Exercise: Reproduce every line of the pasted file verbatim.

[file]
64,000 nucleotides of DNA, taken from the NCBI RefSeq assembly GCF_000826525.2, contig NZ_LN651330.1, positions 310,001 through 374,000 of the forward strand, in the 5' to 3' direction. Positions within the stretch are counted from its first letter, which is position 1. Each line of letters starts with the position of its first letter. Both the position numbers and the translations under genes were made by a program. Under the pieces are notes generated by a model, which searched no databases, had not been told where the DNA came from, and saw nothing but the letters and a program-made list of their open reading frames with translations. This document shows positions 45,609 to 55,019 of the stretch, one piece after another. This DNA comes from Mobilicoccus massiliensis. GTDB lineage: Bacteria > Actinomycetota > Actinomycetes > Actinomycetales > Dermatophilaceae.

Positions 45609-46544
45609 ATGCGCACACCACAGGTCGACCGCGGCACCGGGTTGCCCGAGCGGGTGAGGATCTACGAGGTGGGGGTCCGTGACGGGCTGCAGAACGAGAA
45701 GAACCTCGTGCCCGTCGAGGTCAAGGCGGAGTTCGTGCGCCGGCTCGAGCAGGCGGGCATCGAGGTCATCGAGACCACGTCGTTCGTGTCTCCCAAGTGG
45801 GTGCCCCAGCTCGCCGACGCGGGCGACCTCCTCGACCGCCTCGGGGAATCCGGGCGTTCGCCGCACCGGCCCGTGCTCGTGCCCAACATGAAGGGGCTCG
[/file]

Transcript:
64,000 nucleotides of DNA, taken from the NCBI RefSeq assembly GCF_000826525.2, contig NZ_LN651330.1, positions 310,001 through 374,000 of the forward strand, in the 5' to 3' direction. Positions within the stretch are counted from its first letter, which is position 1. Each line of letters starts with the position of its first letter. Both the position numbers and the translations under genes were made by a program. Under the pieces are notes generated by a model, which searched no databases, had not been told where the DNA came from, and saw nothing but the letters and a program-made list of their open reading frames with translations. This document shows positions 45,609 to 55,019 of the stretch, one piece after another. This DNA comes from Mobilicoccus massiliensis. GTDB lineage: Bacteria > Actinomycetota > Actinomycetes > Actinomycetales > Dermatophilaceae.

Positions 45609-46544
45609 ATGCGCACACCACAGGTCGACCGCGGCACCGGGTTGCCCGAGCGGGTGAGGATCTACGAGGTGGGGGTCCGTGACGGGCTGCAGAACGAGAA
45701 GAACCTCGTGCCCGTCGAGGTCAAGGCGGAGTTCGTGCGCCGGCTCGAGCAGGCGGGCATCGAGGTCATCGAGACCACGTCGTTCGTGTCTCCCAAGTGG
45801 GTGCCCCAGCTCGCCGACGCGGGCGACCTCCTCGACCGCCTCGGGGAATCCGGGCGTTCGCCGCACCGGCCCGTGCTCGTGCCCAACATGAAGGGGCTCG